Saturday, March 12, 2011

How Running A Hospital Is Different From Any Other Business

You know those ubiquitous signs in restaurants, shops, and virtually every business you've ever walked into that read "We reserve the right to refuse service to anyone"? Have you ever seen a similar sign in any hospital? Wouldn't life be grand if doctors could post such a sign right smack in the middle of the hospital front entrance?

A legal website I happened upon discussed the ramifications when restaurants hang up these signs. It makes several points about the rights of restaurants to refuse service to patrons. I had to chuckle when I read the conditions. I'll list them here and contrast how hospitals are operated differently from food purveyors.

Patrons who are unreasonably rowdy or causing trouble. Have you ever been to the Emergency Room on a Saturday night?

Patrons that may overfill capacity if let in. Patients are lined up in the hallways in gurneys and wheelchairs and yet we still admit more into the hospital. Isn't amazing how the fire department will conduct strict capacity inspections of establishments like restaurants, movie theaters, and Cowboy Stadium, yet turn a blind eye to fire safety when hundreds of people are packed into ER's?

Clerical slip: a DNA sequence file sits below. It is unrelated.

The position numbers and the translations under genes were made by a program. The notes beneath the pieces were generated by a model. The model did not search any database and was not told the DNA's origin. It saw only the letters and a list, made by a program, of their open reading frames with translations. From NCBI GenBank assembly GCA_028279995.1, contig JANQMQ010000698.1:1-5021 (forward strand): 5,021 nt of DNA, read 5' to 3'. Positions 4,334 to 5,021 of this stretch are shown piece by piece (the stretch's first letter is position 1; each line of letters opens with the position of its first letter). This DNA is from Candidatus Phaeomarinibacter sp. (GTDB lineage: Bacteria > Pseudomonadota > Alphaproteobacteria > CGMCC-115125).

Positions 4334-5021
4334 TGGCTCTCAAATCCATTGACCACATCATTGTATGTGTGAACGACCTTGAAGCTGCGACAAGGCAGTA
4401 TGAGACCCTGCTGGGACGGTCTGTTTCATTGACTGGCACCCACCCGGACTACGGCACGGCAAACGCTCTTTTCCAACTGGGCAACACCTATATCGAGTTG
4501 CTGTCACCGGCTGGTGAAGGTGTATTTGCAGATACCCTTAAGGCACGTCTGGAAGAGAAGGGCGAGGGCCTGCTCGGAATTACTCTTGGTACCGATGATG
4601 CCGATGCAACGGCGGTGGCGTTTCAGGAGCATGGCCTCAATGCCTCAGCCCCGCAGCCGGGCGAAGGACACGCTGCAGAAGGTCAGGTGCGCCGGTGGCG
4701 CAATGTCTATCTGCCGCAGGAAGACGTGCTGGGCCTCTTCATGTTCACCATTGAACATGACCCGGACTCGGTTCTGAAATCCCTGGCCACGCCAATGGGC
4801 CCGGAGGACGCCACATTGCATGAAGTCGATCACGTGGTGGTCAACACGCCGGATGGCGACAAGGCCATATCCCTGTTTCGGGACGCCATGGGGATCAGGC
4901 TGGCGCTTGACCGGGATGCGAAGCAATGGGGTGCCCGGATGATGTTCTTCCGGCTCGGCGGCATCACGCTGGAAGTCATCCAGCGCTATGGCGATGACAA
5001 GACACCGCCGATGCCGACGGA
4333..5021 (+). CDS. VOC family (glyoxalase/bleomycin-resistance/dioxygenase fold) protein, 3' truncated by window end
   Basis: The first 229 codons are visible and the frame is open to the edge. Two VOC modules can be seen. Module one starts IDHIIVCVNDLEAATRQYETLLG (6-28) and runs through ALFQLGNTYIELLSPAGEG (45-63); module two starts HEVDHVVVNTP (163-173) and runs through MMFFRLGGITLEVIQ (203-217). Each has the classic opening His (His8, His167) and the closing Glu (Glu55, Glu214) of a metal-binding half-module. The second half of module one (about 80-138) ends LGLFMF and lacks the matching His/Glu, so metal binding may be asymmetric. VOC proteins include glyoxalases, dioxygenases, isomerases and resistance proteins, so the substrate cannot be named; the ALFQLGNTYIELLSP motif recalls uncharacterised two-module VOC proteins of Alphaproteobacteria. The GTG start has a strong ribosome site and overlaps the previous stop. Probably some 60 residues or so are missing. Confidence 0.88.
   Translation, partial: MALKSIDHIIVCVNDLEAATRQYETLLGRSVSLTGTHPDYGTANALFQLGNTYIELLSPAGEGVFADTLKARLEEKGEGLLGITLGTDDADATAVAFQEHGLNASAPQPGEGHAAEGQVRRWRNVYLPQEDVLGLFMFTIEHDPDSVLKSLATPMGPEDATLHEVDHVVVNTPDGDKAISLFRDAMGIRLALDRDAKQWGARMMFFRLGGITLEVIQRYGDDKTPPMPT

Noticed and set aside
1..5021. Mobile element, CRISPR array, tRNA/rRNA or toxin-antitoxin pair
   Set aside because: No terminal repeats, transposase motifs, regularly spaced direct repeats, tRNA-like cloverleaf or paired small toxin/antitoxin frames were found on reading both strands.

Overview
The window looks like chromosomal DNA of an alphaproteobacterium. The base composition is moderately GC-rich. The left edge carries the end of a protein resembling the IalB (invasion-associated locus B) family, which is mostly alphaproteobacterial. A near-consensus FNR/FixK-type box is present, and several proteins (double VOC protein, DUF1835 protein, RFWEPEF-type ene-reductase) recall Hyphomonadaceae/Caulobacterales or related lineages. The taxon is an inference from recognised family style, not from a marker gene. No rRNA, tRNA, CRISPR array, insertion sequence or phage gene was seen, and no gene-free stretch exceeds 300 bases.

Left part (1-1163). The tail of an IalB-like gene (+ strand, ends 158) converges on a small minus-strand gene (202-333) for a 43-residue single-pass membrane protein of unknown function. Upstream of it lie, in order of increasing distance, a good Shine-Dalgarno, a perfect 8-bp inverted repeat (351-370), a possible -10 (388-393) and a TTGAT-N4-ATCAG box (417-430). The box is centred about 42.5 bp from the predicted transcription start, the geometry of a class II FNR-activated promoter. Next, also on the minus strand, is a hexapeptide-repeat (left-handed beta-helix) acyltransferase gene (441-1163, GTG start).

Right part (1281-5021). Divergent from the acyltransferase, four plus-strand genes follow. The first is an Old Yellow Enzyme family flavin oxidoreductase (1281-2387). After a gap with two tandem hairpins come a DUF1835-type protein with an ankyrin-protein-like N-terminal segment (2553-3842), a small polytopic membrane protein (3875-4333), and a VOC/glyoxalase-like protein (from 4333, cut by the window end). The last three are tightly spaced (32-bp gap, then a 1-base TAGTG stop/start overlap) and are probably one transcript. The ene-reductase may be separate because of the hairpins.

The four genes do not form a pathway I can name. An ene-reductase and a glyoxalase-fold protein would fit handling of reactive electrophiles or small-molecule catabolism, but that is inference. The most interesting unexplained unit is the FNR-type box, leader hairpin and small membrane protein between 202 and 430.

Patrons who come in just before closing time or when the kitchen is closed. Well, we never close. Even when every hospital bed is full and nurses are walking off their jobs from sheer exhaustion. Unlike waitors and busboys, we are expected to keep working no matter how many patients we can care for safely.

Patrons accompanied by large groups of non-customers looking to sit in. If we did this every extended family member and gangbanger bro who tries to come in with their "innocent bystander" gun shot wound victim would get locked out, leaving a terrible situation for our overwhelmed and underpowered security officers to keep peace. So let them all in.

Patrons lacking adequate hygiene (e.g. excess dirt, extreme body odor, etc.) Ha ha! You haven't lived until you've smelled pus and stool and who knows what other body fluid on a homeless man who hasn't bathed for weeks and comes in with wet gangrene of his crotch.

Now which business would you rather be running, a restaurant or a hospital? I think opening a Burger King franchise may not be such a bad idea.

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